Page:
A sustainable e-book purchase model: A successful partnership

Published Jul 1, 2012 in the Newsletter Issue: Evolving collections & services -- July 2012

Sustainability is the key

The future of e-book adoption in academic libraries depends very much on how affordable they remain, and whether their content matches research and learning needs. In recent years, our library has increased its expenditures on e-books, while decreasing spending on monographs by more than five percent. In 2010-11, e-book purchases represented 73 percent of our spending on new electronic resources. The projected spending on e-books as a percent of the total budget for monographs is expected to rise from 20 percent to 45 percent in the next five years driven by the shift to e-book publishing. Outsell forecasts the scholarly and professional e-books market to double from 2010 to 2013 at the expense of print sales, which are forecast to decline by 4 percent yearly over the same period (Outsell, 2011).

Our library’s ongoing transition from print to electronic books has been aided by a long-term partnership with Elsevier to develop a sustainable e-book purchase model. When budgets decline and needs become more competitive, there is greater expectation of value. Our budget allocation, based on principles of zero-based budgeting, means that needs are reprioritized and usage is key in justifying value. In an environment of new patron demands and declining materials budgets, our library is less able to afford comprehensive collections, even at consortia discounts. In this scenario, buying what our patrons need — and will use — has to be the priority.

We seek purchasing models that enable us to acquire the right materials at the right time. Our university adopted the “just in time” model of acquisitions in early 2000 with encouraging use results. The Evidence-Based Selection (EBS) model offered by Elsevier is a just-in-time, patron-driven acquisition model that addresses our challenge to deliver instantaneous access to newly released e-books.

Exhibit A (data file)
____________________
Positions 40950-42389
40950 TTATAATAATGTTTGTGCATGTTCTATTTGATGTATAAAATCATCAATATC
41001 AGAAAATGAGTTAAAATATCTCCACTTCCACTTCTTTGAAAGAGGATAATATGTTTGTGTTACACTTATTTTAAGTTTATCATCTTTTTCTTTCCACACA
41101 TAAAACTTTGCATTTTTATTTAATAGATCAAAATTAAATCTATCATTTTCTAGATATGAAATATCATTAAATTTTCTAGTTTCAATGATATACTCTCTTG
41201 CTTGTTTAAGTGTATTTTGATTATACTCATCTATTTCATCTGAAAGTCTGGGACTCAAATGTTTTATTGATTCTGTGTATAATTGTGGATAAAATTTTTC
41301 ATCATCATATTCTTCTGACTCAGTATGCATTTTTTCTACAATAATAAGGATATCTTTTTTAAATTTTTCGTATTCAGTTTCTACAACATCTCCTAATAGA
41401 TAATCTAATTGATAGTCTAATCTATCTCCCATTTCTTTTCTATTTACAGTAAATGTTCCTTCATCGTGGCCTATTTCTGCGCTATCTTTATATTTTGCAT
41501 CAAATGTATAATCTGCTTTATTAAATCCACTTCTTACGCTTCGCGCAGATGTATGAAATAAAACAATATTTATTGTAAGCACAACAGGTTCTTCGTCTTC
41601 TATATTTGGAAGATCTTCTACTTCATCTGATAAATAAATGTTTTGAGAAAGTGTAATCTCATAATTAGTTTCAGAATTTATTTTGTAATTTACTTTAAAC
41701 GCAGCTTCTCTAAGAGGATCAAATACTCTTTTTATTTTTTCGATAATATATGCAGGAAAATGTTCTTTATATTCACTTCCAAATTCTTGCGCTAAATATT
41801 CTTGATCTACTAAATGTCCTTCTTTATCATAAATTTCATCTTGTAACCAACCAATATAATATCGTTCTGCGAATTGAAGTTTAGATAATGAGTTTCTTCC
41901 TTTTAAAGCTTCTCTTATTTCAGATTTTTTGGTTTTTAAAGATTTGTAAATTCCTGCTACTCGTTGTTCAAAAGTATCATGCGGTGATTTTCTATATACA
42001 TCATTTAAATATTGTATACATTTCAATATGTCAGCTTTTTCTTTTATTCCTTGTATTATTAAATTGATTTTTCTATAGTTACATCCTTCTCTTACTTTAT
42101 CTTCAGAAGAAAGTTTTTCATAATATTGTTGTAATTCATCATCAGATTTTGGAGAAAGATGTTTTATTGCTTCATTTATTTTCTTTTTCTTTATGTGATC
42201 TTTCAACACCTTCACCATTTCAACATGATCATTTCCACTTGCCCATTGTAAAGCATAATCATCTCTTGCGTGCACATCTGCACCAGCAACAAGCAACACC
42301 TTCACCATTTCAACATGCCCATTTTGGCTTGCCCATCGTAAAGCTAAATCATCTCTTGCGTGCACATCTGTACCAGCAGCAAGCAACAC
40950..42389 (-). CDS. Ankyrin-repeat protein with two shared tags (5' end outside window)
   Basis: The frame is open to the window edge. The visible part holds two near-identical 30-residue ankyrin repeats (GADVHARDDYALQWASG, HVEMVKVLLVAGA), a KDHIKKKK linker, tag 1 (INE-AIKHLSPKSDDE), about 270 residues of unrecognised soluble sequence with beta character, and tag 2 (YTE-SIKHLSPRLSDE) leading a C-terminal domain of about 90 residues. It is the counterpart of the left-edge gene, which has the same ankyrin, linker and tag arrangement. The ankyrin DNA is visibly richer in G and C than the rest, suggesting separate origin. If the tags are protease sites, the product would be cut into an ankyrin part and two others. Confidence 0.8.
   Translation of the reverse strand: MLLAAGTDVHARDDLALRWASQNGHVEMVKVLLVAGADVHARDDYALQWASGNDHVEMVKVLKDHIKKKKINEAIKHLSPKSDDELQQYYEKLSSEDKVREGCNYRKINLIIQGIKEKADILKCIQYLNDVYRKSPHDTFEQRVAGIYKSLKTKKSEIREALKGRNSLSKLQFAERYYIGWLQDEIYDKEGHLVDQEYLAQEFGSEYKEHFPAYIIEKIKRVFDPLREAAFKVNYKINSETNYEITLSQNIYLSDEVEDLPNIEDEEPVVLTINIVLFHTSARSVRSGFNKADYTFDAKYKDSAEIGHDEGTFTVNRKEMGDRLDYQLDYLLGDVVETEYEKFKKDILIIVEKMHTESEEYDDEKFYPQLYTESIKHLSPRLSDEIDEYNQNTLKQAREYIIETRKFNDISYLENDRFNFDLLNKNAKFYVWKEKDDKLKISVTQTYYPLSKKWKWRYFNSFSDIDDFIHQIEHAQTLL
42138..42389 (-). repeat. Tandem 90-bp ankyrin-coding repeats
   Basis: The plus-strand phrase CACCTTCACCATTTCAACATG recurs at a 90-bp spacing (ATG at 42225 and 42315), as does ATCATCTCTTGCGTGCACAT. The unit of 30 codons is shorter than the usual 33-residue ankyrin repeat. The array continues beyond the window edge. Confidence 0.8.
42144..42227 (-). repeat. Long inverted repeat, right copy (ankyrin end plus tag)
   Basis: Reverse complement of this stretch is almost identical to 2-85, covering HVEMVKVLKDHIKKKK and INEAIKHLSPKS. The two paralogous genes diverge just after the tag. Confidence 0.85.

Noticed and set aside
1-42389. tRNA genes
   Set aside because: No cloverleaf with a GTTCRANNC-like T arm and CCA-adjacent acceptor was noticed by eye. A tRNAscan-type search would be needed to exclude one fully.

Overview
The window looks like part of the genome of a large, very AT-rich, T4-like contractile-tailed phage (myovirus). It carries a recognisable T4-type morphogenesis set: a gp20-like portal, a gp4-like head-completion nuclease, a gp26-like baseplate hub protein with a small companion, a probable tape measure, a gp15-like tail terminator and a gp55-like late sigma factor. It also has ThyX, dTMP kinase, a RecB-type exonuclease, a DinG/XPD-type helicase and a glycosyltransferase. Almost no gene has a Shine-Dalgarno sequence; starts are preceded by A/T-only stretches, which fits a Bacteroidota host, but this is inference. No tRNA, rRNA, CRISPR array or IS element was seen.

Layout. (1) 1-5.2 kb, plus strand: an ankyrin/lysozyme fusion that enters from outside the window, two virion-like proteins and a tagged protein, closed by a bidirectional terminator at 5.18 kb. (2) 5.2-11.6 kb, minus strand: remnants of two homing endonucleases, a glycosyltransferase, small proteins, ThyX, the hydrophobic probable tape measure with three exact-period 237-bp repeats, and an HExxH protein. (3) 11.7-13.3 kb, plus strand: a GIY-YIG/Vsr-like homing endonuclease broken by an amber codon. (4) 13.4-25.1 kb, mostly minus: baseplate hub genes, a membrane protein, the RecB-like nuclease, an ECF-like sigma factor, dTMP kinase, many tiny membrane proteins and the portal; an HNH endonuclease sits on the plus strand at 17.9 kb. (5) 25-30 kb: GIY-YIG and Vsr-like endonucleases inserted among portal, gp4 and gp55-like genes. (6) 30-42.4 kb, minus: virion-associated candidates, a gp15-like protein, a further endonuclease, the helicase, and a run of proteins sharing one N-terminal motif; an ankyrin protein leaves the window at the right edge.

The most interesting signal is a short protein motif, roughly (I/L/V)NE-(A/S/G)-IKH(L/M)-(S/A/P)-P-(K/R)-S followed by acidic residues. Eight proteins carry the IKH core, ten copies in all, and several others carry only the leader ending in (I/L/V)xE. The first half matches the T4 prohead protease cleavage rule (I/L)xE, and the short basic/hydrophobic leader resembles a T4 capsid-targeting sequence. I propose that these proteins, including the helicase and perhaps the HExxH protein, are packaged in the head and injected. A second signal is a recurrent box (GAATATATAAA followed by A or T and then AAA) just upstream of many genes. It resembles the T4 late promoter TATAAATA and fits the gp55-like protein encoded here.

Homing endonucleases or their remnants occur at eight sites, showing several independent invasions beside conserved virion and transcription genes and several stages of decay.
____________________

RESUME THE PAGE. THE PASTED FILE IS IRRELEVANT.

EBS increases value and impact

To see how the EBS model delivers value and serves user needs compared with librarian-selected titles, our library conducted a simple use study. We examined usage data for two EBS collections and compared them with the usage of an aggregator’s collection of e-books acquired through traditional means of selection. The two EBS collections attracted continuous high use in subsequent years. This suggests that the titles better match our users’ research needs.

When usage data for the three collections are plotted by the number of users against the number of titles, the EBS collections have a bell-shaped curve. The non-EBS collection results in a curve with a very long tail (Figure 1). The curves indicate the usage and distribution of use across the collections. The bell curves show a larger percent of titles with moderate to high use. In contrast, the long-tail curve shows a large portion attracting no or few uses, and a smaller portion attracting medium to high use. When a high percent of titles consumes a high percent of use, the entire collection is deemed better used. The use distribution is significant in demonstrating the value of a collection. Even if a complete or bundled collection purchased at a discounted price yields a respectable use count, it may not be deemed scalable if a very large percent of titles has no or marginal use.

Figure 1 - Curves tell distribution of use

Figure 1 - Curves tell the distribution of use

As one of the top research libraries in Asia, we strive to build collections with breadth and depth, but the fact of life is that we are increasingly less able to afford or justify “just-in-case” collections. EBS is a win-win for both libraries and publishers. It provides publishers with an incentive to make e-books more widely accessible as they are released, while libraries make the most of their reduced purchasing power. Optimizing access to e-content brings great benefit to researchers whose needs may have been undermined by budget constraints. More important, meeting the research needs of faculty, students and other users as reflected by usage statistics makes the strongest justification for funding purchase decisions.


Reference

Fooladi, Pooneh, May, Ned, and Worlock, Kate, Worldwide E-books, Market Size and Forecast Report 2009-2013, Outsell, Inc., June 2011.

About the Author

Gayle Chan

Head of Collection Development

The University of Hong Kong Libraries

HK

Comments